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dc.contributor.authorCorgel, John B.
dc.date.accessioned2020-09-12T21:15:12Z
dc.date.available2020-09-12T21:15:12Z
dc.date.issued2002-01-01
dc.identifier.other6380955
dc.identifier.urihttps://hdl.handle.net/1813/72507
dc.description.abstract[Excerpt] The availability of timely revenue information represents a large first step toward understanding how hotel property returns have held up under current economic pressures. Nevertheless, these data may be somewhat misleading about the severity of hotel market softness from a capital market perspective. While the share prices of franchise and management giants in the hotel industry (e.g., Marriott International) vary directly with movements on the top of hotel property income schedules, equity and debt capital suppliers have more of a steak in the bottom-line incomes and property valuations. Unfortunately, timely information about hotel NOIs and property values is far less available to the capital markets than are the revenue numbers to franchise and management interests. At a minimum, the shortage of information about hotel NOIs and values makes hotel capital more expensive than it would be if the risks could be analyzed more completely. In the extreme case, these information problems could lead to an inefficient allocation of capital to hotel property investment.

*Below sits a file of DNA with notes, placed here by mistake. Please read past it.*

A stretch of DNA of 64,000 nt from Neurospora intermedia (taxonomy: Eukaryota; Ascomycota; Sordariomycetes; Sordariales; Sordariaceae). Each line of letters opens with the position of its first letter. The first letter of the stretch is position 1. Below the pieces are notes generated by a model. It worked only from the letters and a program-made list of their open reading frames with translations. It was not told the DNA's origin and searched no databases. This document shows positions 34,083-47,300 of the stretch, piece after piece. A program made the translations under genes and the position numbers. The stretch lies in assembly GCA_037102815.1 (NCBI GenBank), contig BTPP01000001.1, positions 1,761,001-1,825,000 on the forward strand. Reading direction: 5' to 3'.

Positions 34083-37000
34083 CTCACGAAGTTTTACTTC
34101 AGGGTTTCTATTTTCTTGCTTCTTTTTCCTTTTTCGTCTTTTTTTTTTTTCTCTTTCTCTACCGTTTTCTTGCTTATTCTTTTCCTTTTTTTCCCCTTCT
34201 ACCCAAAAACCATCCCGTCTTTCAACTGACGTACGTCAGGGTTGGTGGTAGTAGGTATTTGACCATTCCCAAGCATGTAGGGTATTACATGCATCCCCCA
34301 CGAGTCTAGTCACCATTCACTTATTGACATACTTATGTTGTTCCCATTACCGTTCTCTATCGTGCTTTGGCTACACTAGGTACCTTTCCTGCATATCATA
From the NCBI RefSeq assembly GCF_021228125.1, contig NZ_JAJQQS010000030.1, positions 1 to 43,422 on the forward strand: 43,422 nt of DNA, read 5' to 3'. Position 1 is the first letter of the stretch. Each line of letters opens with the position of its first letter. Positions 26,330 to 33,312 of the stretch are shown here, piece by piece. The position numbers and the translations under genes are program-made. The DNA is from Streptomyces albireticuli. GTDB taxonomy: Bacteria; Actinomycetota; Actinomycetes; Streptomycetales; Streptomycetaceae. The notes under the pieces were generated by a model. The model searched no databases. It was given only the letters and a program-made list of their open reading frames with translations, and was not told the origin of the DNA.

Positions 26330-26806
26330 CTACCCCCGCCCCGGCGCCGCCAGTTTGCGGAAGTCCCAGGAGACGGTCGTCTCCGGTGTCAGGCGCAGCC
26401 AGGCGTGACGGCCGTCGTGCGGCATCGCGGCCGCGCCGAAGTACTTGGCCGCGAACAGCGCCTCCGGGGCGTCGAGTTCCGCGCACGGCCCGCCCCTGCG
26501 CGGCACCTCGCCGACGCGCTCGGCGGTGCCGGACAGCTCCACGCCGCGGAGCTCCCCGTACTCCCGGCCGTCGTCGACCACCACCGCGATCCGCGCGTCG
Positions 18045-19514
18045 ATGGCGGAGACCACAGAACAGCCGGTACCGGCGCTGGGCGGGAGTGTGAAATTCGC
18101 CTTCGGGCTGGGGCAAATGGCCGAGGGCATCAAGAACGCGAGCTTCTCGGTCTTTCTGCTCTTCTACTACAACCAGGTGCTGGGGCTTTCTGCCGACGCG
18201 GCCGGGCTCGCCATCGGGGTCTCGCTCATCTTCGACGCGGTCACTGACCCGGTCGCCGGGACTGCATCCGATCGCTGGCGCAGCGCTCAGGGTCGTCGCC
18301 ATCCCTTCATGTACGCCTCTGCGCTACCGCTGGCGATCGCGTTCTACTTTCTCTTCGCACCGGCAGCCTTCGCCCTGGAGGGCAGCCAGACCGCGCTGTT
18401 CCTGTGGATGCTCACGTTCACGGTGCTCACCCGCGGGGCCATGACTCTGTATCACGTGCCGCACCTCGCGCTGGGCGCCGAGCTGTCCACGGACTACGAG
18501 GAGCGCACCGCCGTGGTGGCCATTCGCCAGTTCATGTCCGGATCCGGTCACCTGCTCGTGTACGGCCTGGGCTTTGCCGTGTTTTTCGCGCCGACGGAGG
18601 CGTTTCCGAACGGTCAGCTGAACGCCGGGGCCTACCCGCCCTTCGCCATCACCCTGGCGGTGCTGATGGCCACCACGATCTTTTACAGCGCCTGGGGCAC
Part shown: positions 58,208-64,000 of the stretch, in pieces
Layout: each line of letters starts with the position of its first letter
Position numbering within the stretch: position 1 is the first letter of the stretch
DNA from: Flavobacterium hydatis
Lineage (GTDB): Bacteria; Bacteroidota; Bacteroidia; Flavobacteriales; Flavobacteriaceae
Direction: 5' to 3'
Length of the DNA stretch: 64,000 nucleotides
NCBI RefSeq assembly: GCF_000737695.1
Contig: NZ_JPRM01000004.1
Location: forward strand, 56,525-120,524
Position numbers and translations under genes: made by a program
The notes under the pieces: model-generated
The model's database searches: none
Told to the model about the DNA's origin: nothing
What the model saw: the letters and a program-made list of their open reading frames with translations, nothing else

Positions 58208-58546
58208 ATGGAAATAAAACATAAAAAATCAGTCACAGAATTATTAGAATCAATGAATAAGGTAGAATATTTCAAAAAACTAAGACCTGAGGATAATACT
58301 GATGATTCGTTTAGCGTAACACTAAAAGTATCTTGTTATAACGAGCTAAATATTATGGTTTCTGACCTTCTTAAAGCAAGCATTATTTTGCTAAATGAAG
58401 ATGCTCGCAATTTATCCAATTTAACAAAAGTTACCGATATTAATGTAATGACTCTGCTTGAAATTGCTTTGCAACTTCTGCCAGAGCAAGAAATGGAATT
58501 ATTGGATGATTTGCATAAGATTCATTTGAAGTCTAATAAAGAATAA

dc.language.isoen_US
dc.rightsRequired Publisher Statement: © The Counselors of Real Estate. Reprinted with permission. All rights reserved.
dc.subjecthotels
dc.subjectproperty prices
dc.subjectcommercial and institutional building construction
dc.subjectrevenue
dc.titleWhen Hotel Revenues Dive, What Happens to NOIs & Property Prices?
dc.typearticle
dc.description.legacydownloadsCorgel19_When_hotel_rev_dives.pdf: 52 downloads, before Aug. 1, 2020.
local.authorAffiliationCorgel, John B.: jc81@cornell.edu Cornell University


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